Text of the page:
BY JACK SHORT – An item stricken from the 2015-2016 Florida budget that would have sent $1 million to the Gasparilla Island State Park contained little information about how the money would have been used, other than that it was marked for “the assessment and evaluation” of lands for purchase inside the optimum park boundary.
No one else is saying much about it either, as it turns out.
A representative of the Senate Budget Committee responded to requests for more information but was unable, in a week, to discover anything.
The office of State Senator Lizbeth Benacquisto, who touted the item before it was vetoed, along with others earmarked for projects in Lee and Charlotte Counties, in an email to constituents, has not returned repeated requests for information or comments.
The Florida Department of Environmental Protection, who would have received the entirety of the $1 million from Florida’s general fund, was unable to comment on the appropriation because, according to a representative, it was not part of their legislative budget requests.
In his veto message, Scott said he did struck the item because “ … existing resources are available to determine the feasibility of purchasing additional lands.”
Generally, the optimum boundary, according to the GISP 10-year management plan, depends in part on public or private land that may, if acquired, improve the continuity of or access to the park itself, provide for expansion of recreational activities or additional resource protection.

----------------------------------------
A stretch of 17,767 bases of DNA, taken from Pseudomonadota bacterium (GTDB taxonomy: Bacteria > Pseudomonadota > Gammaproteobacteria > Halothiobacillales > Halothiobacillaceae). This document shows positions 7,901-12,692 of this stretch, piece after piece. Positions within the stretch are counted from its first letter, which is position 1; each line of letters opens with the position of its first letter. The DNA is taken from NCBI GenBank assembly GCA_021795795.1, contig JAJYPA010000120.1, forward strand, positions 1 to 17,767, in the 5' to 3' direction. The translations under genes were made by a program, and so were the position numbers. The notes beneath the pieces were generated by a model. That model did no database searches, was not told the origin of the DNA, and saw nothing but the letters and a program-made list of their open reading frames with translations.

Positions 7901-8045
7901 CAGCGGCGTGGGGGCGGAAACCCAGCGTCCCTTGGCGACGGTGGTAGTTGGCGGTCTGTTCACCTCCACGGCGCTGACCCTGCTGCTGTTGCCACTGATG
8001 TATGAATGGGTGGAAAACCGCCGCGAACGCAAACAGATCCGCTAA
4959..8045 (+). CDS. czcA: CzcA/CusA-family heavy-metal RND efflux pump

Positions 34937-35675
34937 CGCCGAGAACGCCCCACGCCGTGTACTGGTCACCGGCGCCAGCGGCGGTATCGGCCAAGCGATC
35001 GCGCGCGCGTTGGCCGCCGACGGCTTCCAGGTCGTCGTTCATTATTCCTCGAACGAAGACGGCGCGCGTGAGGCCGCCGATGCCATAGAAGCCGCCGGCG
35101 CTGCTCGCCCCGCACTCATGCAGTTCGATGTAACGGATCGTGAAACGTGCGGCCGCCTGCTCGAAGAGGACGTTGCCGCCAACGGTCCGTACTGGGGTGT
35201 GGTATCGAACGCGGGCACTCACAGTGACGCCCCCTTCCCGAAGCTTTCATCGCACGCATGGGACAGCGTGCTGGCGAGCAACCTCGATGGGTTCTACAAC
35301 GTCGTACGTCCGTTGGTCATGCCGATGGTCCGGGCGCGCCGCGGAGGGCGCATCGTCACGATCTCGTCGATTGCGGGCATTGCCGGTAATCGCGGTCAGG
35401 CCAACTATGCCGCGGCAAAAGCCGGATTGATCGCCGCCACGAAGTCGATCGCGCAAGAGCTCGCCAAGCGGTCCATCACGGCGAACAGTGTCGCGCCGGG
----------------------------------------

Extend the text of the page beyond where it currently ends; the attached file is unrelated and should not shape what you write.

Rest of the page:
GISP’s optimum boundary includes three major areas it does not currently own: the parcel of land south of the Sandspur use area including the Rear Range Light, the 10-acre parcel at the south end of the island owned by FPL, and submerged lands 25 seaward from the mean high waterline along the Gulf of Mexico and Boca Grande Pass.
That 10-year management plan was approved in July, 2014, and the DEP has since abandoned plans to annex the land surrounding the Range Light, including the structure itself. Instead, its citizen support organization, the Barrier Island Parks Society, will lease the structure from the United States Coast Guard.
The FPL parcel, according to the plan, is considered a brownfield because of oil silos that once stood on it, and may require restoration prior to use.
The DEP was not able to comment as of press time on common costs associated with assessment and evaluation of lands for purchase, for state parks.